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Sunday, 23 April, 2000, 23:38 GMT 00:38 UK
Video games 'increase aggression'
Video games
Video games may influence players
Playing violent video games like Doom, Wolfenstein 3D or Mortal Combat can increase aggressive thoughts, feelings and behaviour, say researchers.

They warn that violent video games may be more harmful than violent television or films because they are interactive, and require the player to identify with the aggressive character.

Psychologists Dr Craig Anderson, from Iowa State University of Science and Technology, and Dr Karen Dill, from Lenoir-Rhyne College, carried out two studies.

This medium is potentially more dangerous than exposure to violent television and movies

Dr Craig Anderson, Iowa State University of Science and Technology

The first showed that young men who are habitually aggressive may be particularly vulnerable to the effects of repeated exposure to violent games.

The second showed that everybody can become temporarily more aggressive after even a brief exposure to violent games.

In the first study 227 college students were asked to rate their level of aggression.

Dr Anderson said: "We found that students who reported playing more violent video games in junior and high school engaged in more aggressive behaviour.

"We also found that amount of time spent playing video games in the past was associated with lower academic grades in college."

In the second study, 210 college students played either a violent (Wolfenstein 3D) or non-violent video game (Myst).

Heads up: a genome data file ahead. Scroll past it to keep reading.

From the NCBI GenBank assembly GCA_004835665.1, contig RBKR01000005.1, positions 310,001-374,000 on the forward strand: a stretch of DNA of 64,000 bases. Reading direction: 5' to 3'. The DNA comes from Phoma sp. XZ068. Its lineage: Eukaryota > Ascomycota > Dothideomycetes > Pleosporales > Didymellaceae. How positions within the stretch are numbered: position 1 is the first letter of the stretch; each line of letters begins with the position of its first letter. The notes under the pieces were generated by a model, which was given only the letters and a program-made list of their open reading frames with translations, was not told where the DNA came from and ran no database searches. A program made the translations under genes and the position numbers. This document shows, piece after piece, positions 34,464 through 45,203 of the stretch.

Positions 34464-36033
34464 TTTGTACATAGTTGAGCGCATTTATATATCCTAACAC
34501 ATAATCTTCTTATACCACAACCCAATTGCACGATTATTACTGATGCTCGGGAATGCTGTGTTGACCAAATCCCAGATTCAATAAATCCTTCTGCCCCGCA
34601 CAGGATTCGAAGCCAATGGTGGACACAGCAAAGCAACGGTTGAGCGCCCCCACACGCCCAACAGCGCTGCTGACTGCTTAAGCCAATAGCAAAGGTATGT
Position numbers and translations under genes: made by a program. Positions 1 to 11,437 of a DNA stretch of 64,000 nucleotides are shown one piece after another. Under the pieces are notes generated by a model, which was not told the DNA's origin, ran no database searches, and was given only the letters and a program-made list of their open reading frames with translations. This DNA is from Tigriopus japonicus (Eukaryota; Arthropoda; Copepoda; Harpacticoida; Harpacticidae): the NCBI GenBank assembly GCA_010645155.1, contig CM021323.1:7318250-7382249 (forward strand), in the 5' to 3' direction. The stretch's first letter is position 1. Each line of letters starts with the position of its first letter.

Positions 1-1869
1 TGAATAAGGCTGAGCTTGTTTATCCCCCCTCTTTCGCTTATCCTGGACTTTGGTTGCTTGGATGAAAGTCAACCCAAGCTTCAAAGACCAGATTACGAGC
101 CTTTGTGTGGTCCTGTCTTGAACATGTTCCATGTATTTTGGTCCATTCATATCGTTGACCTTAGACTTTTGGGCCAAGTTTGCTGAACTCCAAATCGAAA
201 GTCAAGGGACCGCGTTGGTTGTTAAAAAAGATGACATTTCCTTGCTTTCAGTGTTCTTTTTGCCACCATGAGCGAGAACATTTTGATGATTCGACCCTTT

You cannot simulate in a laboratory the complex social problems that people are concerned about

Dr Guy Cumberbatch, chartered psychologist

A short time later, the students who played the violent video were found to be more aggressive than those who had played the non-violent game.

This was measured experimentally by recording the length of time the volunteers "punished" an opponent by blasting them with a loud noise.

Dr Anderson said: "Violent video games provide a forum for learning and practising aggressive solutions to conflict situations.

"In the short run, playing a violent video game appears to affect aggression by priming aggressive thoughts.

"Longer-term effects are likely to be longer lasting as well, as the player learns and practices new aggression-related scripts that can become more and more accessible for use when real-life conflict situations arise."

Active medium

Dr Anderson said a major concern was the fact that playing video games was more active than watching television or film.

He said: "This medium is potentially more dangerous than exposure to violent television and movies, which are known to have substantial effects on aggression and violence."

Dr Guy Cumberbatch, a chartered psychologist and expert in media violence, said it was difficult to draw firm conclusions from research.

"You cannot simulate in a laboratory the complex social problems that people are concerned about, and overall the actual evidence supporting a link between media violence and real violence is very weak."

Dr Cumberbatch said research showed that some people were stimulated simply by the fast pace of action films, rather than their violent content.

The research is published in the American Psychological Association's Journal of Personality and Social Psychology.

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